Video captured by WSB-TV shows the crane in Midtown.

Major city roads remain closed around the site where a construction crane partially collapsed in Midtown on Monday, leaving at least 1,000 residents unable to return to their homes. City officials say they do not know when the busy roads will reopen.

Atlanta Fire Chief Chief Rod Smith said fire crews have worked with engineers and construction crews to stabilize the crane after a mechanical failure, according to the Atlanta Journal-Constitution.

Four people working on a high-rise apartment building on West Peachtree Street were injured Monday afternoon when the one of the crane’s counterweights became dislodged. Then, of the four structures that attached it to the building fell away, the AJC reported.

Crews brought in a second crane to dismantle the first crane. Police have closed portions of both West Peachtree and Spring streets between 10th and 11th streets. One block of 12th Street is also closed. Buildings around the construction site have been evacuated as a result, according to the AJC.

“This is an elevated situation that we find ourselves in, mitigating as a city,” Police Chief Darin Schierbaum said at a Tuesday press conference. “Those closures will remain in place for as long as necessary to ensure that vehicles are routed away… and that citizens that may be walking in the neighborhood take alternate routes.”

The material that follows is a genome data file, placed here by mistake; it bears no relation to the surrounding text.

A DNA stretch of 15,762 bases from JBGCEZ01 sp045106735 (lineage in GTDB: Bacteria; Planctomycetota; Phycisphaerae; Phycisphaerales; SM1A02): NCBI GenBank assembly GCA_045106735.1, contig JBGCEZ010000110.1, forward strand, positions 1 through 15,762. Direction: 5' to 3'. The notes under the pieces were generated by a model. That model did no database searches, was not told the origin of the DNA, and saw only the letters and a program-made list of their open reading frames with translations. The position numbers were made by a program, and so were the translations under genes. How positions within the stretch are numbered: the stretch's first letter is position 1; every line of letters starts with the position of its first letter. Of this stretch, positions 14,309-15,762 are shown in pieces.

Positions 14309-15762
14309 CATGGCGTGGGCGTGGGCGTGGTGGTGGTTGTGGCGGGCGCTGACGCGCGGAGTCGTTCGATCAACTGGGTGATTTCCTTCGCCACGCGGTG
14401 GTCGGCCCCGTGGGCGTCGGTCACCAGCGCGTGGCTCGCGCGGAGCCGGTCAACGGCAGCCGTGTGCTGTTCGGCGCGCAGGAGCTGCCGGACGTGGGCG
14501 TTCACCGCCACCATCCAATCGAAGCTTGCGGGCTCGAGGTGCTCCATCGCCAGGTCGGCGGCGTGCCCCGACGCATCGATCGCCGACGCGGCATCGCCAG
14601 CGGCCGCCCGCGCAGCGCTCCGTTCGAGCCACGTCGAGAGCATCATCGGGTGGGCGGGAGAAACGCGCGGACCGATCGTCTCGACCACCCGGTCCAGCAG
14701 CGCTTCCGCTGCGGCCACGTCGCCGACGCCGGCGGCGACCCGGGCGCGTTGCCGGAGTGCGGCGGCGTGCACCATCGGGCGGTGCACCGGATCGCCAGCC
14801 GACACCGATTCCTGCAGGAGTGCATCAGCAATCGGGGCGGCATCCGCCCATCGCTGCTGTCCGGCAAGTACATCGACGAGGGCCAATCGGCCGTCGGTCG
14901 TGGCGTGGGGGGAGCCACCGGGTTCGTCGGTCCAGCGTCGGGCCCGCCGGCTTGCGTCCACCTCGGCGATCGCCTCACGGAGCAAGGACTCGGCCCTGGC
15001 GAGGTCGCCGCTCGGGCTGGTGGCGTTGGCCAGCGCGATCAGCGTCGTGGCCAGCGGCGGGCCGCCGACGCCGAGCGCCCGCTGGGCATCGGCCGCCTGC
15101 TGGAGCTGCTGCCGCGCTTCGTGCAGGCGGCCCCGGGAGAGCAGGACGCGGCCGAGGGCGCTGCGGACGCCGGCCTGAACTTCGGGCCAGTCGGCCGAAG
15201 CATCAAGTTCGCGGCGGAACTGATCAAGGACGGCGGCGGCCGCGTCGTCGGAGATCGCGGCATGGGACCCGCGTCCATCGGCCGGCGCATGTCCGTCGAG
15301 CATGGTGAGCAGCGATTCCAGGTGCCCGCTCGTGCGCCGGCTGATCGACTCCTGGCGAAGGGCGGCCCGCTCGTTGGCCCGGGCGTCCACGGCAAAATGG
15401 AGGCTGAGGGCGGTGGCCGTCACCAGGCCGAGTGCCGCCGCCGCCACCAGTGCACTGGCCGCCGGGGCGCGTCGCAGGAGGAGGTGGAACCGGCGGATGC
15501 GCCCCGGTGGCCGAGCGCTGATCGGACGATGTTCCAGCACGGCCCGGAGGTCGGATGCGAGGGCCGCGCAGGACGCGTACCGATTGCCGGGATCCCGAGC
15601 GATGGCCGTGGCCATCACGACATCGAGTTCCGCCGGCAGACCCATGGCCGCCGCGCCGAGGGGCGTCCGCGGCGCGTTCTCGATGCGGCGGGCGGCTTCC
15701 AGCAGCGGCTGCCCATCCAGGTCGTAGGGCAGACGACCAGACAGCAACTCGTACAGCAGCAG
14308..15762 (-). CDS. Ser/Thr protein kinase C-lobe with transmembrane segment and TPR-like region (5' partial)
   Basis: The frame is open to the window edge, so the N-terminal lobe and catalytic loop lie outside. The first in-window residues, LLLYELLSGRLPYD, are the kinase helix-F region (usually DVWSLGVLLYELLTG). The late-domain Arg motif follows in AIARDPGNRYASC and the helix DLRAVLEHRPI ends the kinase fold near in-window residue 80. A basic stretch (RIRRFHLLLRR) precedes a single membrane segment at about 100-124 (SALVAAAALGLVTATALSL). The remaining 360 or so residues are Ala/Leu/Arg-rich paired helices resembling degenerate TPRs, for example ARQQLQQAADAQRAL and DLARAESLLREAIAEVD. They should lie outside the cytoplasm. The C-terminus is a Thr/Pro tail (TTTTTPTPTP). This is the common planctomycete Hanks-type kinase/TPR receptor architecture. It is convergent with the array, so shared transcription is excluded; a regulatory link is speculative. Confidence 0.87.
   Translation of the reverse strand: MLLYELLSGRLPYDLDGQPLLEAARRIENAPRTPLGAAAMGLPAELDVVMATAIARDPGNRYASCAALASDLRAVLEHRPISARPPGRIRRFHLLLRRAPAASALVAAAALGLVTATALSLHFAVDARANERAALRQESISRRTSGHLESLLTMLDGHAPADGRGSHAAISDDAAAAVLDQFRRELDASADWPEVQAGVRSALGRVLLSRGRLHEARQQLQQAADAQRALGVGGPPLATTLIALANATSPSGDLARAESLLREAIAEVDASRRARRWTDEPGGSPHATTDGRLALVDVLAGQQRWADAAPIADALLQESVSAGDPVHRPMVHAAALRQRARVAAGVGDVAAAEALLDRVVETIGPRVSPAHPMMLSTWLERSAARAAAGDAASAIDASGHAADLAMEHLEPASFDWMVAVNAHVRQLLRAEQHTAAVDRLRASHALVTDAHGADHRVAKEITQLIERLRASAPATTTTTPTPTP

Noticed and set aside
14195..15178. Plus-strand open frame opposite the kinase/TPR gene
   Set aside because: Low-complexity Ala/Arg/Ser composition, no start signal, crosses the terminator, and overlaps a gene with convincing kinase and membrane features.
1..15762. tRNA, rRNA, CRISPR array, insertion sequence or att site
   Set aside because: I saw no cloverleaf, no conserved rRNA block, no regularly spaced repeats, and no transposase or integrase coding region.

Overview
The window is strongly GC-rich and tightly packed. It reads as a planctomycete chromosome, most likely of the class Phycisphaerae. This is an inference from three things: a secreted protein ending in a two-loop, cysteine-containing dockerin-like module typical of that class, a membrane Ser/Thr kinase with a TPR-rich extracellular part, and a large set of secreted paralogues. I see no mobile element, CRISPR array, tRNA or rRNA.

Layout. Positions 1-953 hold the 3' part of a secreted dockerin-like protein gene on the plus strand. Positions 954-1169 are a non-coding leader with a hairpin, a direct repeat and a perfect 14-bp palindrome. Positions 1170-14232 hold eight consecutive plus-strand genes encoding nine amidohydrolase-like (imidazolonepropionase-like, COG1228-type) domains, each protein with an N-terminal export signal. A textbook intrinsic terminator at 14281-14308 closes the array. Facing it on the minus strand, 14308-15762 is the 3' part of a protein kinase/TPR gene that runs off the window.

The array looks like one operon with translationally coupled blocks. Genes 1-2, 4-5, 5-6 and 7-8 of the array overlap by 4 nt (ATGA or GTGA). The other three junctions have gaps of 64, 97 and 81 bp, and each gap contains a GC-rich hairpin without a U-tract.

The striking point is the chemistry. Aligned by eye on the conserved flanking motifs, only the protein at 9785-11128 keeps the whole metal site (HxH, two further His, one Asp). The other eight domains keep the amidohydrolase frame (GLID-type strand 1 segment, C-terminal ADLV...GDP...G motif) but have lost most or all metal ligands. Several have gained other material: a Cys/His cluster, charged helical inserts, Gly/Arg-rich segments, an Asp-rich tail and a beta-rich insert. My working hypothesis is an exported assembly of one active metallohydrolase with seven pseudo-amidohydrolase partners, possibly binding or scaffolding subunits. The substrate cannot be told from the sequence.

Most of the displaced residents lived at the Tens on West apartment complex next door to the construction site.

City officials said they did not know when Spring and West Peachtree streets would be reopened. The two streets connect to the city’s interstate and are two of Midtown’s main commuter roads.

Midtown Alliance said in an email that these streets would remain closed while work continues to dismantle the crane:

  • West Peachtree St. between 10th and 12th St. 
  • 12th St. from West Peachtree to Spring St.
  • Spring St. between 12th and 10th St.

Tens on West resident Sierra Martin said in an email to Rough Draft that she’s still unable to access her building and accommodation at a local recreation center or discounted rates at nearby hotels were the only compensation offered by her building’s management, Wood Residential, and developer Balfour Beatty, which is constructing the building where the crane collapsed.  

“As a ‘luxury’ apartment complex with units going up to $4,000 a month and a major real estate developer in the city of Atlanta, Wood Residential and Balfour Beatty should be held responsible for a negligent situation,” Martin wrote.

Collin Kelley has been the editor of Atlanta Intown for two decades and has been a journalist and freelance writer for 35 years. He’s also an award-winning poet and novelist.

Dyana Bagby is a staff writer for Reporter Newspapers and Atlanta Intown.